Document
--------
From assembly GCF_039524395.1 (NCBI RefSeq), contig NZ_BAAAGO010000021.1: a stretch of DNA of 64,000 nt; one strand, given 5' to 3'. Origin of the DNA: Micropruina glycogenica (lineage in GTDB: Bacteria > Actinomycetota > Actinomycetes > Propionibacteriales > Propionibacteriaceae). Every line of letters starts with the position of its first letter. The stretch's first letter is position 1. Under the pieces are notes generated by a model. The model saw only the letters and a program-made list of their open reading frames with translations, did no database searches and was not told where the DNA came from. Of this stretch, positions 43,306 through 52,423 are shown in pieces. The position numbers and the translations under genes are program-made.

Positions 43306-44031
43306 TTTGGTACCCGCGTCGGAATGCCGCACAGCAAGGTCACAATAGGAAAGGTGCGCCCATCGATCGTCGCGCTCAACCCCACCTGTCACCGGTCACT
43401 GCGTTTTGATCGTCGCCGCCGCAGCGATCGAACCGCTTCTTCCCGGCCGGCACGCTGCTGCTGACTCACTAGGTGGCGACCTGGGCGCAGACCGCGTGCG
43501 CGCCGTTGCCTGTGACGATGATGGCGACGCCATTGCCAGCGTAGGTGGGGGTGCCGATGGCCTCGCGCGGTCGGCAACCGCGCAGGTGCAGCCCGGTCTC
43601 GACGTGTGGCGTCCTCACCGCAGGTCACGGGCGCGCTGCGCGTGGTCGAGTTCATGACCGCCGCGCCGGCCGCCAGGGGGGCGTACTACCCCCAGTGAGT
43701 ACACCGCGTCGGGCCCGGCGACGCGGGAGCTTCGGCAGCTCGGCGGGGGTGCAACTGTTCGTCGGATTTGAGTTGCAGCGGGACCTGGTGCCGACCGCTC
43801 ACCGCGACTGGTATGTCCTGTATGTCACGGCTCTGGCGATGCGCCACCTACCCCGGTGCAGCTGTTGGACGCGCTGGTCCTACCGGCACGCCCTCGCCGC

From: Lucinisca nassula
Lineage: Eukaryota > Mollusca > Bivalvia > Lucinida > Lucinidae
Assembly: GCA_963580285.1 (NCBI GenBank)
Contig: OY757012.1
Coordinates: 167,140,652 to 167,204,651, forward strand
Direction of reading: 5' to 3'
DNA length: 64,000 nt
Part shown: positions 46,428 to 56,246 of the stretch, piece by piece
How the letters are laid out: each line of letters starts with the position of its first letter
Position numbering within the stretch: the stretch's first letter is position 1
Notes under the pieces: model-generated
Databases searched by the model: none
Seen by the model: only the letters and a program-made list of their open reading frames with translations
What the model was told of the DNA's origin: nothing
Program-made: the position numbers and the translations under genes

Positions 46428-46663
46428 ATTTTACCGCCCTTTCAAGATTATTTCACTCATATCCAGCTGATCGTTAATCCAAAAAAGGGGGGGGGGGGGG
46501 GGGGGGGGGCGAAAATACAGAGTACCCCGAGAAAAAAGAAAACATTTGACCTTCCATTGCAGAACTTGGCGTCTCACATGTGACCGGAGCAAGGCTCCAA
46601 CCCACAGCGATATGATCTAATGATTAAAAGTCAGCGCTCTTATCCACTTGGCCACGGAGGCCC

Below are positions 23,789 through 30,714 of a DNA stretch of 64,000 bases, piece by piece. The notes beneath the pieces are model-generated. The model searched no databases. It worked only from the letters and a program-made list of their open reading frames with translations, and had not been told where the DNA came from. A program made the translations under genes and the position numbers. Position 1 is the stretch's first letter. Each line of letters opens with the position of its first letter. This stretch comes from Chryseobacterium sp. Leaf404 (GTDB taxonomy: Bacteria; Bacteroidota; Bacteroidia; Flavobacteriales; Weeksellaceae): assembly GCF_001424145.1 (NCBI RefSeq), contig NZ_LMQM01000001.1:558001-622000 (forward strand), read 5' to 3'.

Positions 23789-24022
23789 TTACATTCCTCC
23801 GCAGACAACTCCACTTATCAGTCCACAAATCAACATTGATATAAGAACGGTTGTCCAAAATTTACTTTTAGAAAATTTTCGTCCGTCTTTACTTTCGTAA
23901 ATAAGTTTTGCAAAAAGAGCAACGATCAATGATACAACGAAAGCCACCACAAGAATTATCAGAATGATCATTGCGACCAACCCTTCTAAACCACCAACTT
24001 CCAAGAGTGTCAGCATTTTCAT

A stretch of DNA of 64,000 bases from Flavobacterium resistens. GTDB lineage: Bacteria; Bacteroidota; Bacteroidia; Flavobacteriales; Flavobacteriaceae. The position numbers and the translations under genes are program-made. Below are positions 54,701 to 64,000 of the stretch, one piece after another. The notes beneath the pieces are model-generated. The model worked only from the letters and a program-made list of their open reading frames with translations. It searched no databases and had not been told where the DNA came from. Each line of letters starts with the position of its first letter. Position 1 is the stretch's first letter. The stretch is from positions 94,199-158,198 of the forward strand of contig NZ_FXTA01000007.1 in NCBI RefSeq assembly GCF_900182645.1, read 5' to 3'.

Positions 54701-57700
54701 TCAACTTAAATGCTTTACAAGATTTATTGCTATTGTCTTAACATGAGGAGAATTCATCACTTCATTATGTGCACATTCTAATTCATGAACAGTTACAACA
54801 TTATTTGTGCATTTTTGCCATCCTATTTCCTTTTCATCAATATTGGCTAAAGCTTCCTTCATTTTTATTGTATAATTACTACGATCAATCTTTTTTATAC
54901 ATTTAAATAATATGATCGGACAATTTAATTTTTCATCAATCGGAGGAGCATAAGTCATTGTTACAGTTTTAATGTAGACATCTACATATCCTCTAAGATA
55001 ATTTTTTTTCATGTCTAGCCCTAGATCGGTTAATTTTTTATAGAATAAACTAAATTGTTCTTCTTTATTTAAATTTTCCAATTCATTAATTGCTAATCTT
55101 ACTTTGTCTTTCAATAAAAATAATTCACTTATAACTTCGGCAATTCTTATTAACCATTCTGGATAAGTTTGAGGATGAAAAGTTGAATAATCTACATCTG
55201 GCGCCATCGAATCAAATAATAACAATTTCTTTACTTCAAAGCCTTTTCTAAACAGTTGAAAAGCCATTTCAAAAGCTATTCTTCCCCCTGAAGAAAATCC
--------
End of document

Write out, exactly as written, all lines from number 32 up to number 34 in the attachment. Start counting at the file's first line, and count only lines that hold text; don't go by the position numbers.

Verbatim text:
23901 ATAAGTTTTGCAAAAAGAGCAACGATCAATGATACAACGAAAGCCACCACAAGAATTATCAGAATGATCATTGCGACCAACCCTTCTAAACCACCAACTT
24001 CCAAGAGTGTCAGCATTTTCAT

A stretch of DNA of 64,000 bases from Flavobacterium resistens. GTDB lineage: Bacteria; Bacteroidota; Bacteroidia; Flavobacteriales; Flavobacteriaceae. The position numbers and the translations under genes are program-made. Below are positions 54,701 to 64,000 of the stretch, one piece after another. The notes beneath the pieces are model-generated. The model worked only from the letters and a program-made list of their open reading frames with translations. It searched no databases and had not been told where the DNA came from. Each line of letters starts with the position of its first letter. Position 1 is the stretch's first letter. The stretch is from positions 94,199-158,198 of the forward strand of contig NZ_FXTA01000007.1 in NCBI RefSeq assembly GCF_900182645.1, read 5' to 3'.